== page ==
It sounds simple but, when it comes to ransomware (and many other types of cyber attacks), those five words will put you head and shoulders above most.
Prepare. Know what you have; what’s supposed to be there and what’s not. Then, protect what’s supposed to be there from what’s not. Then, just in case something slips by, make sure you have a good disaster recovery plan (that includes off site backups) in place.
Patch. Bad guys are going to attack your tech or your people. To attack the tech, they need to find a vulnerability or a miss configuration. Timely installation of manufacturer supplied patches will cut your exposure in half. Having a monthly maintenance plan like Cyber Tech Café’s MyIT Program will help ensure that the supplied patches are installed as they are released, with minimal effort on your part. More on addressing the other half in a minute.
Train. If you’ve patched your tech, your people are next (or first) in line. Train them during onboarding and ongoing security awareness training. Engage trusted organizations like Piratica that specialize in this kind of training to conduct security awareness training exercises like phishing, malicious media drops, etc. to get real world data on how your organization would react to a legitimate threat and incorporate those results into your onboarding and ongoing security awareness training.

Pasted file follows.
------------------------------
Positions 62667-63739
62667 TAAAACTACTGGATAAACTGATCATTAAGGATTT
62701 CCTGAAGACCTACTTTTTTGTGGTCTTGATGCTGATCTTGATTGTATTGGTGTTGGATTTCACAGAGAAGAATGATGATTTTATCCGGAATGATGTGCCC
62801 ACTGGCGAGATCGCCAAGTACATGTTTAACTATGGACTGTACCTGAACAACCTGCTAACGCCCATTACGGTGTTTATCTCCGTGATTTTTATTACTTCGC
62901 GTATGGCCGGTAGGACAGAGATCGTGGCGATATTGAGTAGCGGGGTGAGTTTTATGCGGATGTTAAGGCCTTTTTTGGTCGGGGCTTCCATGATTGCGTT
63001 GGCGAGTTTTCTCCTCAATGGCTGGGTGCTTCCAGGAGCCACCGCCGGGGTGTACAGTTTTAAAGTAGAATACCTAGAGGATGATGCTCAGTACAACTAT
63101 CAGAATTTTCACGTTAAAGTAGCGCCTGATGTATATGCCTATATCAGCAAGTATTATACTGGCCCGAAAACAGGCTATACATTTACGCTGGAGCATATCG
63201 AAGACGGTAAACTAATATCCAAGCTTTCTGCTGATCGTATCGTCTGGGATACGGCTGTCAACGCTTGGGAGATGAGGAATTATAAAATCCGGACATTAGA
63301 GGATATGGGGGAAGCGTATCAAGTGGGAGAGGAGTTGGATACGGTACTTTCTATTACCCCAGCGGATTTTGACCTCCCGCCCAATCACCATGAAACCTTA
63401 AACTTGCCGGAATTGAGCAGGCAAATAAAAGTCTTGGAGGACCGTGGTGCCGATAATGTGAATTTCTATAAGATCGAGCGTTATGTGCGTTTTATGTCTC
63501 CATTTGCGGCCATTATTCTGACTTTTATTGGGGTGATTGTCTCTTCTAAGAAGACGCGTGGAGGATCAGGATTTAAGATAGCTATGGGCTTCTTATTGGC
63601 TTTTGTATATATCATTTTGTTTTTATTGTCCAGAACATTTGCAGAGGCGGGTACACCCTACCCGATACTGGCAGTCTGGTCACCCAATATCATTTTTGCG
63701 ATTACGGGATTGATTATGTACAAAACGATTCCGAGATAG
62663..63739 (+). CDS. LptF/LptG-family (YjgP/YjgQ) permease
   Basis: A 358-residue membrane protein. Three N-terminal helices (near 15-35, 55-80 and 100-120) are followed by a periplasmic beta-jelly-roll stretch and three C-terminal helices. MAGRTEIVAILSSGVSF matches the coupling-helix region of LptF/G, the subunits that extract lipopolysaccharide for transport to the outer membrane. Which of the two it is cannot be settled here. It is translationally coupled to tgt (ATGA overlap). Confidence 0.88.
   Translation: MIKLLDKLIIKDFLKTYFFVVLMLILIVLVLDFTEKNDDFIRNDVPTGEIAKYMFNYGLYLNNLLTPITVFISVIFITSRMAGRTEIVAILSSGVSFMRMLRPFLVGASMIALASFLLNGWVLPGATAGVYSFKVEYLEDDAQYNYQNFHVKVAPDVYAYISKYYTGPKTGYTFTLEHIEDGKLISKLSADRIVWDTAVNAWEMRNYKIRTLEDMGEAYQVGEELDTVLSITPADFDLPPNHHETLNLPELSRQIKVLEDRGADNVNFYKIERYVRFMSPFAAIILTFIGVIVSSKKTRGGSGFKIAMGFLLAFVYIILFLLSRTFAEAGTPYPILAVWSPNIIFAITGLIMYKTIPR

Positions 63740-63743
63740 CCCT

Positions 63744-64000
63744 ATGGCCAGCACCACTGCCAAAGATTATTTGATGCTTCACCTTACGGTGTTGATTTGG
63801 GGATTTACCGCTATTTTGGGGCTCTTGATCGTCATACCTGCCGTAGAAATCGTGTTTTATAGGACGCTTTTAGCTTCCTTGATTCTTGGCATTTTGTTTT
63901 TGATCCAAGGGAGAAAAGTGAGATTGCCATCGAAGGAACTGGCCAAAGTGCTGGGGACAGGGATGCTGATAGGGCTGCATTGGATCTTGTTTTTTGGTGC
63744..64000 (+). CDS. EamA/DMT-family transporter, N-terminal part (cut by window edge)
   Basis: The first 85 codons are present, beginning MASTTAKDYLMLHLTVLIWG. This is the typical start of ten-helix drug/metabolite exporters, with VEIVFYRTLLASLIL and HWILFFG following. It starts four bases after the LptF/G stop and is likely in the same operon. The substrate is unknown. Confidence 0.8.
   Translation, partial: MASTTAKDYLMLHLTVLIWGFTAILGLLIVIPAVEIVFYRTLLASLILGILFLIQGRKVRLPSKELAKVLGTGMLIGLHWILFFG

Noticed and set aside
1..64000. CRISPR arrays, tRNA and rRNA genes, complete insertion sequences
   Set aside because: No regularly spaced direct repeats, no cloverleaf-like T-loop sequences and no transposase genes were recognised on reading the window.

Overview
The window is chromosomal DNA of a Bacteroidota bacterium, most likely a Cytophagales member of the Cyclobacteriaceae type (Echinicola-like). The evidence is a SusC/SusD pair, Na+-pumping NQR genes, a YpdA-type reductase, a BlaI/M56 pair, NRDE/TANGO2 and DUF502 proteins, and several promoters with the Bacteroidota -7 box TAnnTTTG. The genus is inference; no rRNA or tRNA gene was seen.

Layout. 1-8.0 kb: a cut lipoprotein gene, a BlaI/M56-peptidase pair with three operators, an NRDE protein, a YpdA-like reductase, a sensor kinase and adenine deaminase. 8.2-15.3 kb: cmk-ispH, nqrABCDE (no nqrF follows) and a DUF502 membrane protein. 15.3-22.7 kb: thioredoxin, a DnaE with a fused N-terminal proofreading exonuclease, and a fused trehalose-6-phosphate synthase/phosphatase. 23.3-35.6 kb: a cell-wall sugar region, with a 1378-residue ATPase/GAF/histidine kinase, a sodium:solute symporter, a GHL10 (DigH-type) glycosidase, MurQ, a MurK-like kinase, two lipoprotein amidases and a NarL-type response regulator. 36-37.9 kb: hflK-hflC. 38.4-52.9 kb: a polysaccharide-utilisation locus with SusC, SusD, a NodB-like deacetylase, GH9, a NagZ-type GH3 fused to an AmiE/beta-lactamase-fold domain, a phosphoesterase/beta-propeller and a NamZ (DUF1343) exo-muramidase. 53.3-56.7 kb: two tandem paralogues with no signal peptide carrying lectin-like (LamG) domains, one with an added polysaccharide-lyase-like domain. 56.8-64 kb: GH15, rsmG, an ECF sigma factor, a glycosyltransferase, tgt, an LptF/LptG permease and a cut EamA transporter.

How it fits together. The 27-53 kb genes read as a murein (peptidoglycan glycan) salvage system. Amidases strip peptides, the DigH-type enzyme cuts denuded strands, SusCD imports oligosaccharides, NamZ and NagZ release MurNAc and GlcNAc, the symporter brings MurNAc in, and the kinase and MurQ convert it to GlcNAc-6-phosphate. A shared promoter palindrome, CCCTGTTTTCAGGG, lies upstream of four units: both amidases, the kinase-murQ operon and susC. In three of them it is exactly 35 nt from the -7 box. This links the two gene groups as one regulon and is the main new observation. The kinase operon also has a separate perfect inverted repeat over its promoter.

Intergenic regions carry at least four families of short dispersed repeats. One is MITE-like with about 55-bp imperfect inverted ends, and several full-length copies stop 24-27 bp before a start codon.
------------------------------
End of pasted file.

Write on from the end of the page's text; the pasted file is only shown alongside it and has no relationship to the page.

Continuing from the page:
Test. This is where the rubber hits the road. You’ve done your preparation, you have a disaster recovery plan, you have a solid patch management strategy, you’ve engaged everyone in your organization on your security awareness training program. Now it’s time to test. Engage a trusted company, like Piratica, to test your defenses. Are there vulnerabilities, miscommunications or unsuspecting users that the attacker could leverage to gain access to your organization. If so, address them now so that they aren’t available for the bad guys.
Repeat. Security isn’t a destination, it’s a journey. As soon as the bad guys find a way in, the good guys find a counter so the bad guys liik elsewhere (or differently), starting the process over. Good security isn’t magic, it isn’t hard but it does require planning and persistence. Plan. Patch. Train. Test. Repeat.